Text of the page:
Stothard says he was never more than a few yards from Blair
Twenty-seven pages of The Times Magazine on Saturday will be taken up with a first-hand observation of four weeks in the working life of the Prime Minister during and before the war in Iraq.
The reporter is as distinguished as his subject: Peter Stothard. The former Times editor, who now edits The Times Literary Supplement, shadowed Tony Blair from 10 March. “I have never known 30 days like it in the whole of my 30 years in journalism,” he told Press Gazette.
“I went in to see them to talk about it and essentially I never left.” He claims no other British leader has allowed a reporter to get so close for so long.
The idea for the piece came when the magazine’s editor, Gill Morgan, asked for a 50th birthday interview with Blair. Morgan was determined that it would be different from the normal, 40-minute face-to-face.
She asked Stothard to do the interview just, he said, as it began to look as though the clouds of war were gathering pretty thickly.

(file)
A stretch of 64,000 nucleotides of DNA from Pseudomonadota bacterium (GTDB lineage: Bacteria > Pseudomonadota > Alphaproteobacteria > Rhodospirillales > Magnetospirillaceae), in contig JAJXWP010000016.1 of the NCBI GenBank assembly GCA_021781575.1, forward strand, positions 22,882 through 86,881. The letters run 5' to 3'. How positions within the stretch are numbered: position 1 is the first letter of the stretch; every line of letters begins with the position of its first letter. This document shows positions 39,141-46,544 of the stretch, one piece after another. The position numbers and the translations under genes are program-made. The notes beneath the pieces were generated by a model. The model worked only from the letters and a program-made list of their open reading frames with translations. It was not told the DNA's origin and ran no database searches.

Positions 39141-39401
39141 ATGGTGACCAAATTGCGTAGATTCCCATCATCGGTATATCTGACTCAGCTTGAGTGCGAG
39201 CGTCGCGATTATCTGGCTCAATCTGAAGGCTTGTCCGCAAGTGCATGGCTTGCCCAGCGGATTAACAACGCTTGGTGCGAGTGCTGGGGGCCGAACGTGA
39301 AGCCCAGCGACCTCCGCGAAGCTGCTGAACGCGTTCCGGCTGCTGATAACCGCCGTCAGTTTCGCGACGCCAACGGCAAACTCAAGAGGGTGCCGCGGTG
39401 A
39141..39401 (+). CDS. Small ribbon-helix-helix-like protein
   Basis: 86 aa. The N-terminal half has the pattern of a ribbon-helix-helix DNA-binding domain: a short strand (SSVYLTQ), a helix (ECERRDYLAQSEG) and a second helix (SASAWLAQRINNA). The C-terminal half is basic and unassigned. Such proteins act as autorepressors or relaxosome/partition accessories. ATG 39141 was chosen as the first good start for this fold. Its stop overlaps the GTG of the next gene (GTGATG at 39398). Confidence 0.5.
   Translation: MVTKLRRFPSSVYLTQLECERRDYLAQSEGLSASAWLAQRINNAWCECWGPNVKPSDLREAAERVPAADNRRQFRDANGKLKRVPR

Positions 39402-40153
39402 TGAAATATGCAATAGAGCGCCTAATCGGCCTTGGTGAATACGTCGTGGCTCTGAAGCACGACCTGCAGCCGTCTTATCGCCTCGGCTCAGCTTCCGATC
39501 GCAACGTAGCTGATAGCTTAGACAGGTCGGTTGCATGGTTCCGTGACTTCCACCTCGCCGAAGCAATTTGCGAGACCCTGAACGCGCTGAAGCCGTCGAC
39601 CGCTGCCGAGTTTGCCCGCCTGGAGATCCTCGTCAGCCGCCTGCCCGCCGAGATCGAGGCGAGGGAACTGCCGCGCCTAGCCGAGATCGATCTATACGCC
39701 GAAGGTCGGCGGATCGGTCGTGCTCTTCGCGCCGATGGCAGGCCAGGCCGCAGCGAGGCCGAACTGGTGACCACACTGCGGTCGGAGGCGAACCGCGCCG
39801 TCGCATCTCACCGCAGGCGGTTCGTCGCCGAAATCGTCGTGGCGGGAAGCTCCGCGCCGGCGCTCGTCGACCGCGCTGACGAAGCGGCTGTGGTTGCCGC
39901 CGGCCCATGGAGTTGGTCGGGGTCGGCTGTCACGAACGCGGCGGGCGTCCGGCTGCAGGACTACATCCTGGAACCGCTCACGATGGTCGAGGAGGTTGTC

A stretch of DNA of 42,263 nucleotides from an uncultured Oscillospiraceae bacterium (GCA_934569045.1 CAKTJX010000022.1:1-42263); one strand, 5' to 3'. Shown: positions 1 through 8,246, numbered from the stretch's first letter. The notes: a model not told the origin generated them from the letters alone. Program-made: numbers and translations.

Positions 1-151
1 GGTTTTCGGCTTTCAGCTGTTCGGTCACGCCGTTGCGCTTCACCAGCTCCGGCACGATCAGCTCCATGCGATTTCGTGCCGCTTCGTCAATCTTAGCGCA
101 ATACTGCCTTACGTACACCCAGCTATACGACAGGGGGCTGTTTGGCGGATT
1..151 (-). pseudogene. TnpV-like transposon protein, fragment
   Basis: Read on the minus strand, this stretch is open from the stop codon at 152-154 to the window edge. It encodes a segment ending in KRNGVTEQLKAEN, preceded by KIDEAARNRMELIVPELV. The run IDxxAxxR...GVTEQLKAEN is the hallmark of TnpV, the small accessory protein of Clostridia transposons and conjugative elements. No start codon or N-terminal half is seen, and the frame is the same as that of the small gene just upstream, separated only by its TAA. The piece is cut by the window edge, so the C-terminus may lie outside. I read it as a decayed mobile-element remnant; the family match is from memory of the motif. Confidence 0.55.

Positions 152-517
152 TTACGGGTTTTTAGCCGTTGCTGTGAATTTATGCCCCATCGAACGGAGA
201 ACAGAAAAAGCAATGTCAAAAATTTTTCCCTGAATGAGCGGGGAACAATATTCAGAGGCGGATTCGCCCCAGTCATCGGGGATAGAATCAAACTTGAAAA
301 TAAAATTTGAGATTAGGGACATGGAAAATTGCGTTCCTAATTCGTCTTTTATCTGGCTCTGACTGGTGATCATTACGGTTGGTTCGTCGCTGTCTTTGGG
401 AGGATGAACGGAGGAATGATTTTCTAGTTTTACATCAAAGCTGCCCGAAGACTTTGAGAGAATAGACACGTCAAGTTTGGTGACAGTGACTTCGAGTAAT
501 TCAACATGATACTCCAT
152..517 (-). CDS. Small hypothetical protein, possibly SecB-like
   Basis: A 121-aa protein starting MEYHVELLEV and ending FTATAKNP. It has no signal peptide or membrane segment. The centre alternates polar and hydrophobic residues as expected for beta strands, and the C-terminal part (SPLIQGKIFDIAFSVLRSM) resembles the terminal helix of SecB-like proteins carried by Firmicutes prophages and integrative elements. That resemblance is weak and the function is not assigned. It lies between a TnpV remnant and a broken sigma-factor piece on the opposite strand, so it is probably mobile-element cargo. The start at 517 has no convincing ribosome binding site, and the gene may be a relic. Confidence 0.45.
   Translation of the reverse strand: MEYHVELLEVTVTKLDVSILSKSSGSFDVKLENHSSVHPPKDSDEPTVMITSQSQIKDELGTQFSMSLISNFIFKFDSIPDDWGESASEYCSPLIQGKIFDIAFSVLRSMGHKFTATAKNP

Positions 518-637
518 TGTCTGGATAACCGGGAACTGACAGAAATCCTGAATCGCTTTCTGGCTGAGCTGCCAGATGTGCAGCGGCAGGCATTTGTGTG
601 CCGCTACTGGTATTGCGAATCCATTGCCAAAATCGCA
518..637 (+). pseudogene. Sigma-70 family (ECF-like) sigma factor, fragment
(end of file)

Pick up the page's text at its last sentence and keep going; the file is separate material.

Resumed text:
“The timing just came together,” said Morgan. “The period was the most extraordinary, intense period of Tony Blair’s working life. We suggested Peter because he knows the Washington and Downing Street scenes incredibly well. He is a very, very good writer, a very sophisticated political reporter and could bring gravitas to the story.”
Stothard worked with photographer Nick Danziger whose black and white style, Morgan believes, sits very well with the subject.
Stothard’s first day with Blair came as he went on the PR offensive over the war. “I think Peter and Nick were very sensitive to the intensity of what was going on all the time and did what all good reporters do – they knew when to stand back and observe and some of the best reporting is from close observation,” said Morgan.
Stothard travelled with Blair to the Azores, Camp David and Brussels, where the PM met France’s President Chirac. “I was never more than a few yards from him pretty much every
day for 30 days,” said Stothard.
It was, he said, “a portrait of a powerful man under pressure. When I first arrived, he had enemies all around him, in his own country, his own party, on the backbenches, in the Cabinet and he faced them down.”
In the best tradition of fly-on-the-wall journalism, he tried not to irritate Blair by being a big presence at sensitive moments.
Danziger had shadowed Stothard at The Times for a Channel 4 documentary. Now they sat together outside the Cabinet room watching all the diplomatic and military meetings.
Stothard is extending the article into a book, Thirty Days, to be published by Harper-Collins in July.
By Jean Morgan